This should clarify where decisions can be taken by management and when they should come to Board. These can include financial delegations (spending limits, contract signing rights etc) and freedom of action within overall policy constraints.
4.2 Delegation of detailed work to sub-committees / advisory groups
Rather than meeting on an adhoc basis, and with no regular reporting, there should be a clear mandate for each group, a timetable of meetings, and a reporting mechanism back to the main board. Some common committees include HR (covering board and management), Finance & Audit, and any others as the organisational requirements dictate.
4.3 Clarification of the board’s role in strategy formulation
The board’s core role is to co-create and ultimately agree strategy. This will take the majority of its time. It doesn’t want to get lost in the weeds of operational decisions or the minutiae of less mission critical projects. It is useful therefore to set the parameters of the board’s engagement in strategy.
4.3.1 The Board owns the long-term vision & mission
McKinsey say that “governance arguably suffers most, though, when boards spend too much time looking in the rear-view mirror and not enough scanning the road ahead. In interviews with 25 chairmen of large public and privately held companies in Europe and Asia they found that directors ‘still spend the bulk of their time on quarterly reports, audit reviews, budgets and compliance – 70 percent is not atypical – instead of matters crucial to the future prosperity and direction of the business’4.
Boards need to take a long-term view on the company vision and mission, and ensure that strategy delivers on this. CEO tenures are increasingly short-term. Senior management staff can be less. Boards need to look out further than anyone else in the company.
4.3.2 The board engages in the process of strategy formulation
In many organisations the CEO will present a strategic vision once a year, the directors discuss it and tweak it at a single meeting, and the plan is then adopted. The board’s input is minimal and there is insufficient time for debate or and insufficient information to allow adequate discussion of alternatives.
The solution is a more fluid process where management prepares a menu of options with varying risks and resources. On a special strategy day, board and management debate, refine and agree a single plan.
At the onset of the annual planning process the board’s job is to help management broaden the number of strategy options. Mid-year it is to select a preferred route. Year end, it’s the job to implement.
4.3.3 The board monitors performance
This should be done regularly and systematically. This will include the product, the market, the senior management team, finance and the monitoring of key performance indicators.
Ideally key performance indicators should also be benchmarked against industry norms and rival competitors.
4.3.4 Minimize pet project syndrome
Board members generally don’t get involved in implementation. They advise, they don’t do. However, given that board members are often business leaders themselves and like to be people of action, there is always a risk is that individual directors can become too wedded to a pet scheme that may ultimately be a diversion or a drag on performance.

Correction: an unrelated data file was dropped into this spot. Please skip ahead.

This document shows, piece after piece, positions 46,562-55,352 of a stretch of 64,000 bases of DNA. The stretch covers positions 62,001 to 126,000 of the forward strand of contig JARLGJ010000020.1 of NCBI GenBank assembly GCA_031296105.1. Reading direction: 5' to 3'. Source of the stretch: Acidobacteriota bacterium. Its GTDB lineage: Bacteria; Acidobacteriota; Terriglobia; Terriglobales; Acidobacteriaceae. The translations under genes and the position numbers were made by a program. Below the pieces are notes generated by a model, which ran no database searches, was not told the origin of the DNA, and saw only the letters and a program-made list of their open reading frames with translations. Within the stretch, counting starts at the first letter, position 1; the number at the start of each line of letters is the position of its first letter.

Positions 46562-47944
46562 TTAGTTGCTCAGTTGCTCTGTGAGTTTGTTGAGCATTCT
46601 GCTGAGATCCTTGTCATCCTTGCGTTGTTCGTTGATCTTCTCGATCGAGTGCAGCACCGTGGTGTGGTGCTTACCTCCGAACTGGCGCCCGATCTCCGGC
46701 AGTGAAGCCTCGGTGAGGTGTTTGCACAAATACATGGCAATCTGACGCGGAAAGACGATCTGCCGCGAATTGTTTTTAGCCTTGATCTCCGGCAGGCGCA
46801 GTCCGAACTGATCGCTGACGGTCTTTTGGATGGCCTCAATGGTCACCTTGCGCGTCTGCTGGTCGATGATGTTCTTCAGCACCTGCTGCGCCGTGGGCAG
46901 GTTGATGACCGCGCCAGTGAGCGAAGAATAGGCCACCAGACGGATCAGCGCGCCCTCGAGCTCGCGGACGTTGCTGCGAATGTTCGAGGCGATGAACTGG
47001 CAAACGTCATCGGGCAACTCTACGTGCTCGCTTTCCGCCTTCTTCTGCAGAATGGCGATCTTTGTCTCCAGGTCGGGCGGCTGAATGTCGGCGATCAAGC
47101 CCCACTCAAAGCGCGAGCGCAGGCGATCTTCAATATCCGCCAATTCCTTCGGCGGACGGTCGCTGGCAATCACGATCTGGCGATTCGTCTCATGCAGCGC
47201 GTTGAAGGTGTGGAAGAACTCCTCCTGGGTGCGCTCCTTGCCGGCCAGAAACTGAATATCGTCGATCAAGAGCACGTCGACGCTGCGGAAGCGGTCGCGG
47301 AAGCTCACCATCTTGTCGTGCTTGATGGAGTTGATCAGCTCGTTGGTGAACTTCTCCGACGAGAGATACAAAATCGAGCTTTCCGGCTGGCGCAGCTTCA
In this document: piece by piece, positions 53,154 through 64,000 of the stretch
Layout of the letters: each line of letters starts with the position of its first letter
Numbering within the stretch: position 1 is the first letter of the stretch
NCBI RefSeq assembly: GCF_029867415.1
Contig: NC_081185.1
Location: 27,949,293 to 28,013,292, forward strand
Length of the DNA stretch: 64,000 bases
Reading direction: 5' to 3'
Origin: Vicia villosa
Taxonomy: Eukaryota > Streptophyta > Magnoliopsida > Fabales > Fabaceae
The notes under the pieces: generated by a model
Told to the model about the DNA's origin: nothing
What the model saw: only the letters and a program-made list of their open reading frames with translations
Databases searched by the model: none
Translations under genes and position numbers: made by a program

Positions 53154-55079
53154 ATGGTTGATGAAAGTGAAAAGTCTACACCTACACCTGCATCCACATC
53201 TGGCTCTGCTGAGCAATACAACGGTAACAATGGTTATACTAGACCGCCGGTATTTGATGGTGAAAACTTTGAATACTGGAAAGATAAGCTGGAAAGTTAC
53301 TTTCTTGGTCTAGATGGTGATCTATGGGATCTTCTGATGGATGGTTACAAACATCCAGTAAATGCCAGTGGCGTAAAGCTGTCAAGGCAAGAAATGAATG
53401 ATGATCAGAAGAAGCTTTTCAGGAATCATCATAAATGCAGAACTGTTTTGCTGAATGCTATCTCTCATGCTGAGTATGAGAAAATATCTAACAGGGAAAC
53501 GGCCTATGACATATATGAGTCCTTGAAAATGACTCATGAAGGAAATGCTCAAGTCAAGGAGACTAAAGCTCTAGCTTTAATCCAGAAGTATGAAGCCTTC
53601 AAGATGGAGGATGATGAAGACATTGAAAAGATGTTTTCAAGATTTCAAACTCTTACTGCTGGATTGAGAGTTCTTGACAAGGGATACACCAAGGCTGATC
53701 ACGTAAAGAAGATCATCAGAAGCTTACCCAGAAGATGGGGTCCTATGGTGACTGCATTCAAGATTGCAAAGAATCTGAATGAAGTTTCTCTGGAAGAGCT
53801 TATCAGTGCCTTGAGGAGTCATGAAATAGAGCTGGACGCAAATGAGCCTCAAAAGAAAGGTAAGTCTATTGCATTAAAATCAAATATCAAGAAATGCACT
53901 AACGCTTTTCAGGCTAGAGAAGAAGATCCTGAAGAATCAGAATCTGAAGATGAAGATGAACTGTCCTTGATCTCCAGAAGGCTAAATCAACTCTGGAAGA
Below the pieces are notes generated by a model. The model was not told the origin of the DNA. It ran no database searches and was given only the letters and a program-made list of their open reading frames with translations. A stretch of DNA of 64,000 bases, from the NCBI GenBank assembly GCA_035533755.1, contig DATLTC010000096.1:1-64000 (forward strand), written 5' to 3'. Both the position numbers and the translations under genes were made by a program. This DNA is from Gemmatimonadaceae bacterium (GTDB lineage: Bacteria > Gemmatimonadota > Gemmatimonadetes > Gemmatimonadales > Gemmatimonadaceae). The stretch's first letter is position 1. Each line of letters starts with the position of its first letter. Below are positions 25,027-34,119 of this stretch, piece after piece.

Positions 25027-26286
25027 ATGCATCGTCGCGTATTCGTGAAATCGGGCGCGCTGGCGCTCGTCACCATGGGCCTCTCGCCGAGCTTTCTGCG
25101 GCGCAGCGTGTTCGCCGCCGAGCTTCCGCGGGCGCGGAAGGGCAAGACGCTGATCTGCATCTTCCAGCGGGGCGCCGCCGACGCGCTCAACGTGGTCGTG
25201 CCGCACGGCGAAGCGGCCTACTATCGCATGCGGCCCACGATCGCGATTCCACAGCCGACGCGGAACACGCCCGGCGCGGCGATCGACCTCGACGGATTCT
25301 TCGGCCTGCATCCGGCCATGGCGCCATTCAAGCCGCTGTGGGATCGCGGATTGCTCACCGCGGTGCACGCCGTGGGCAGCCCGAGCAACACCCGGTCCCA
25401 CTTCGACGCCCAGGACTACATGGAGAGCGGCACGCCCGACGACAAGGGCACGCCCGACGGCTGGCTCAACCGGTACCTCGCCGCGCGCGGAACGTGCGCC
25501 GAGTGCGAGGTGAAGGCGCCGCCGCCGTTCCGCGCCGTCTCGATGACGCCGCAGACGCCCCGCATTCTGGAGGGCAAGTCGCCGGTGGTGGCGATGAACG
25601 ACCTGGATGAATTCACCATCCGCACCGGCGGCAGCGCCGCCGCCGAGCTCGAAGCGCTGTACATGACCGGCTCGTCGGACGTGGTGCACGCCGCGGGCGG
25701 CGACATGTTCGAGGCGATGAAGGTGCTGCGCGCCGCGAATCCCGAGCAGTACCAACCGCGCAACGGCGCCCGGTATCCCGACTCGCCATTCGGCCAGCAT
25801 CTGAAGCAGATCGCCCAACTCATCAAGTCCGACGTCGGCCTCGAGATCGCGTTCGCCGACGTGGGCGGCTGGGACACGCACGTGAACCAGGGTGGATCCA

Sometimes their project may need to be let go, or significantly amended for the benefit of the business. Giving directors a fluid and regular change of focus helps dilute this risk.
4.4 Create an annual agenda
Just like management teams, the Chairman and board members should plan their annual activities. The following diagram is a hypothecated model from McKinsey5.
TABLE 2 – Example Annual Board Timetable
5. Regularly review and nurture the senior management team
“Results are only as good as the people that generate them”
Ultimately any brilliant strategy depends on the quality of execution. This means the board needs to ensure that not just the CEO, but also an effective senior management team is in place and working effectively.
5.1 The board oversees the appointment of senior managers
Has the CEO the right appointments under them? Are job roles effectively assigned? Are the senior managers effective and competent? Is the remuneration appropriate and realistic? The scoping, drafting and pricing of senior job descriptions should be a key part of the strategic plan approved by the board. Ideally board members sit in on interviews for new senior appointments.
5.2 Senior managers present and debate with the board
Many forward-looking boards will invite senior managers to present strategy and debate performance issues. According to data compiled by Kathleen Eisenhardt and L.J. Bourgeois, the highest performing companies treat no subject as undiscussable. Directors at these companies scoff at some of the devices more timid companies use to encourage dissent, such as outside directors asking management to leave while they discuss company performance. What is the point of criticizing management, they ask, if management isn’t there to answer the criticism?6
5.3 The board engages with talent review and management
Many forward-looking boards hold annual reviews of the top talents, always with an eye on those who might eventually be promoted to key roles.
6. Keep a strong eye on risk and risk management
“Sense and deal with problems in their smallest state, before they grow bigger and become fatal.”7
Risk management is typically dealt with through the audit or finance committee, but it can also be applied to strategy and performance. Key business risks should be identified up front and regularly monitored. Apart from a failure to execute a strategy, the emergence of these risks may be the most significant liabilities a company will face.
If board directors lack expertise in particular markets, products or issues they should invite outside experts to board meetings to talk about specific topics. This may even extend to product development or strategy if they are entering a new business space.